November 7, 2012 / 6:53 PM / 8 years ago

Goldman urges court to require arbitration in gender bias case

NEW YORK (Reuters) - A lawyer for Goldman Sachs urged a U.S. appeals court Wednesday to send a former employee’s gender discrimination dispute to arbitration rather than allow her to proceed with a proposed class action.

A Goldman Sachs sign is seen over their kiosk on the floor of the New York Stock Exchange, April 26, 2010. REUTERS/Brendan McDermid

The case is being watched closely because it could help other employers avoid discrimination class actions like the one filed by Lisa Parisi, a former Goldman Sachs managing director.

Robert Giuffra, a lawyer for Goldman Sachs, told a three-judge panel of the 2nd U.S. Circuit Court of Appeals in New York that a lower court was incorrect in deciding last year not to send Parisi’s case to arbitration.

“When she signed the agreement and became one of the more highly paid people at Goldman, she agreed to arbitration as the forum,” Giuffra said.

But Paul Bland, a lawyer for Parisi, argued that arbitration clauses can’t prohibit employees from bringing class actions alleging a pattern or practice of discrimination at a company under Title VII of the Civil Rights Act.

“This is a substantive right,” he said.

Recent U.S. Supreme Court decisions have favored arbitration.

In April 2011, the U.S. Supreme Court ruled that a unit of AT&T Inc could enforce a class action waiver in an arbitration agreement signed by a plaintiff bringing a proposed consumer class action.

While the AT&T case focused on consumer rights, corporations have since last year sought to extend the reach of the ruling to employment law, in efforts to avoid discrimination and wage-and-hour lawsuits.

The Goldman case at issue Wednesday was filed in 2010 by three women, including Parisi. The lawsuit accused Goldman of gender bias and an “outdated corporate culture” favoring men over women for pay and promotions.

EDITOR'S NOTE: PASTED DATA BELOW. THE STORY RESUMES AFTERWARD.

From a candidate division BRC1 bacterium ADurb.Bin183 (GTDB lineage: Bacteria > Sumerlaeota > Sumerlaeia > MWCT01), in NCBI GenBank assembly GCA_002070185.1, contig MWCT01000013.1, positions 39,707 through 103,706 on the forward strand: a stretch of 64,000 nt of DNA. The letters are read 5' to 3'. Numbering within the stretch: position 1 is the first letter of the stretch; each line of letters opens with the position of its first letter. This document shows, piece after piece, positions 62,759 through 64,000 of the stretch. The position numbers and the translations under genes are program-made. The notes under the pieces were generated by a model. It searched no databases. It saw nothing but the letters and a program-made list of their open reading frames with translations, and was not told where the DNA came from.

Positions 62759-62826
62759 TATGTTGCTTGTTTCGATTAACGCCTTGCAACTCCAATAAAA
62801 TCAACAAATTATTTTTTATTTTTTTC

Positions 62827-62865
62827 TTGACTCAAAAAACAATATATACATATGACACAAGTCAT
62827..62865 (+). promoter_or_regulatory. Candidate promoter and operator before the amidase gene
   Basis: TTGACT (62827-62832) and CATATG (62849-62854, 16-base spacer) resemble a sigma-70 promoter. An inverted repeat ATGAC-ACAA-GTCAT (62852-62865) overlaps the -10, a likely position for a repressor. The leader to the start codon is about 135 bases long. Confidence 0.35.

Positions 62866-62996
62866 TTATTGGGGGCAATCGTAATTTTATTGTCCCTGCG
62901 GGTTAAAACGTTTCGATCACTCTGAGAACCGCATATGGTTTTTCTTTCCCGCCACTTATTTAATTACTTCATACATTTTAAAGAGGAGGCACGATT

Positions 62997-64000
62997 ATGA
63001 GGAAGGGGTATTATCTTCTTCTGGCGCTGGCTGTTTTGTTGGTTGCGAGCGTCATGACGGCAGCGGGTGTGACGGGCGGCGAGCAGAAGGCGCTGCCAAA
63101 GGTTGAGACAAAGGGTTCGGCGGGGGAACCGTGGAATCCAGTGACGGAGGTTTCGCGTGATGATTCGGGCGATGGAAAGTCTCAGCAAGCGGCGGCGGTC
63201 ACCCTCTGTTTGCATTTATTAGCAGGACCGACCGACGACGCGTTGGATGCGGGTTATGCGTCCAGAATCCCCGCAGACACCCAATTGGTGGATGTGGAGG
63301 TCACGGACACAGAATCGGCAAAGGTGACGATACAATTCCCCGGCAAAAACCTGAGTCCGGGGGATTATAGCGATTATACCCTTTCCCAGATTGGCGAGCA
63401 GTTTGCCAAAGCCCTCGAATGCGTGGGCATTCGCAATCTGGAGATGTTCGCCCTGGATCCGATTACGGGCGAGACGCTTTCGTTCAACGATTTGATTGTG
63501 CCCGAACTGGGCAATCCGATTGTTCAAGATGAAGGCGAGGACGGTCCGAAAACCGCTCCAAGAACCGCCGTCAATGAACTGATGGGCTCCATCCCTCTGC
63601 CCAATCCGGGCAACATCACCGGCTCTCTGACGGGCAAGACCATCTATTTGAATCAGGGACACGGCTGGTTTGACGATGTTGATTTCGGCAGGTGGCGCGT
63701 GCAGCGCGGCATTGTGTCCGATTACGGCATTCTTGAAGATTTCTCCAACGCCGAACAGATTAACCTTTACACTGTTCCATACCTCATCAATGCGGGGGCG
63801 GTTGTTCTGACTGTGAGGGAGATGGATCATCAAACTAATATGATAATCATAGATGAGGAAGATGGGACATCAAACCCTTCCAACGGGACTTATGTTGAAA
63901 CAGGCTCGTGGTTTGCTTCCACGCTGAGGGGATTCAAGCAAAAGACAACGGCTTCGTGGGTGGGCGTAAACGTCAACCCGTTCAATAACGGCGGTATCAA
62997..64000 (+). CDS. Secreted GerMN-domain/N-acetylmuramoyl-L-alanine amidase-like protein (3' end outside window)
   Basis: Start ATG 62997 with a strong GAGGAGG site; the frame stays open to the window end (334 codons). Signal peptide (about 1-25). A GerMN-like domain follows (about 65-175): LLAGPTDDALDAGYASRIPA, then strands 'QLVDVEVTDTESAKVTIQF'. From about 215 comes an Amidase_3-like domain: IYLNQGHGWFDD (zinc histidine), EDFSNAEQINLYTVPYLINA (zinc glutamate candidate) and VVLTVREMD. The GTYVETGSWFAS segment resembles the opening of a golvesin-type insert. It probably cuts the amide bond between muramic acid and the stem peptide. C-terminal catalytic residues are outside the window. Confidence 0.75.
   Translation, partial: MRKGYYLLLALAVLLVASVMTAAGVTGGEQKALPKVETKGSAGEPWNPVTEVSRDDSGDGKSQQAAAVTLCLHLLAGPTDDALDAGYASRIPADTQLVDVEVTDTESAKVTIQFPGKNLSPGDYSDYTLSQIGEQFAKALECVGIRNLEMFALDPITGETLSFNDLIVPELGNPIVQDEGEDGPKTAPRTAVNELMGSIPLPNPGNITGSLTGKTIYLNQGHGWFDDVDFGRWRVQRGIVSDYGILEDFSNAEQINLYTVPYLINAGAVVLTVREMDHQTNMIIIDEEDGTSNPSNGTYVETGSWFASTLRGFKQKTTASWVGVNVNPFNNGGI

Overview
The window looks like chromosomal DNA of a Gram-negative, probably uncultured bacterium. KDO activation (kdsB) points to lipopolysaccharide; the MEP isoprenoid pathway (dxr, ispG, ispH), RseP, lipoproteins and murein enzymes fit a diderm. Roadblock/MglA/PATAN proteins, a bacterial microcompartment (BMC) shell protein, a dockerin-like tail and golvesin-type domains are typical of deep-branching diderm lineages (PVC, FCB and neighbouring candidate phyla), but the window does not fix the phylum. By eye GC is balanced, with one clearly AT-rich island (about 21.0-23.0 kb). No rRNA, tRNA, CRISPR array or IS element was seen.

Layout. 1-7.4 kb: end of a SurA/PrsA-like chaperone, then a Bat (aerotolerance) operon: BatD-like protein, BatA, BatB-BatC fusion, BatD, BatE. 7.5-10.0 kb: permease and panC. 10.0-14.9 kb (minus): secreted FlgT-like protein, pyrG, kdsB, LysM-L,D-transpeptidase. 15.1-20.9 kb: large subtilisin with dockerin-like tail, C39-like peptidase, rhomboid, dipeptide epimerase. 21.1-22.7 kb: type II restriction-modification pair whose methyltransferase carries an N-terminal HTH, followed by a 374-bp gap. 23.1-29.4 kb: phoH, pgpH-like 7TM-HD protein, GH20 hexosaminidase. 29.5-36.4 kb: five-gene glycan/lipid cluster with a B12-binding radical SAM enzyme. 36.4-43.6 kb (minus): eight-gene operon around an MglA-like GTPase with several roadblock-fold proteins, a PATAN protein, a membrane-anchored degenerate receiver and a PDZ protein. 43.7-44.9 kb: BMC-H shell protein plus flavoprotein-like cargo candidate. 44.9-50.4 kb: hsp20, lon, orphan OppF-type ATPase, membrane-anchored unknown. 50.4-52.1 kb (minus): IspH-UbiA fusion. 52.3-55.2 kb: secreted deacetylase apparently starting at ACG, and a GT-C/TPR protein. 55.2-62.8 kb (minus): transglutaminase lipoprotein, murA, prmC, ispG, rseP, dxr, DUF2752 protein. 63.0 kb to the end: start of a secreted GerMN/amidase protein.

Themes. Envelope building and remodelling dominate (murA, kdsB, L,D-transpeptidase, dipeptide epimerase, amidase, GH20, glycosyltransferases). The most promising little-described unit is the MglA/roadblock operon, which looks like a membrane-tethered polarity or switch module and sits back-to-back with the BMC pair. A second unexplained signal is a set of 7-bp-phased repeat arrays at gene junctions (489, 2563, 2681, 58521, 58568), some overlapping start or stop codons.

The lawsuit, which sought class action status, demanded punitive and other damages as well as a change in Goldman’s policies toward women.

Soon after the lawsuit was filed, Goldman asked the court to enforce Parisi’s arbitration agreement and require her to proceed by herself rather than in a class action.

In April 2011, U.S. Magistrate Judge James Francis denied Goldman’s motion. Goldman urged Francis to reconsider his ruling in light of the Supreme Court’s AT&T decision, but he declined in July 2011. U.S. District Judge Leonard Sand affirmed the magistrate’s ruling in November 2011.

At the hearing Wednesday, three federal appeals court judges grilled both sides over the extent to which the legal rights Parisi would lose if sent to arbitration would be procedural, which can be waived by contract, rather than substantive, which can’t.

“I’m still not clear, what do you think you’re losing there?” Circuit Judge Barrington Daniels Parker asked Parisi’s lawyer.

Both sides in the Goldman dispute have prominent backers in their corners. The U.S. Chamber of Commerce and Securities Industry and Financial Markets Association both filed friend-of-the-court briefs urging the 2nd Circuit to uphold Goldman’s arbitration rights.

The former employees are meanwhile supported by groups including the NAACP Legal Defense and Education Fund, the National Women’s Law Center, the National Employment Lawyers Association and Public Citizen.

The case is Parisi v. Goldman, Sachs & Co., 2nd U.S. Circuit Court of Appeals, 11-5229.

Reporting by Nate Raymond; Editing by Gary Hill

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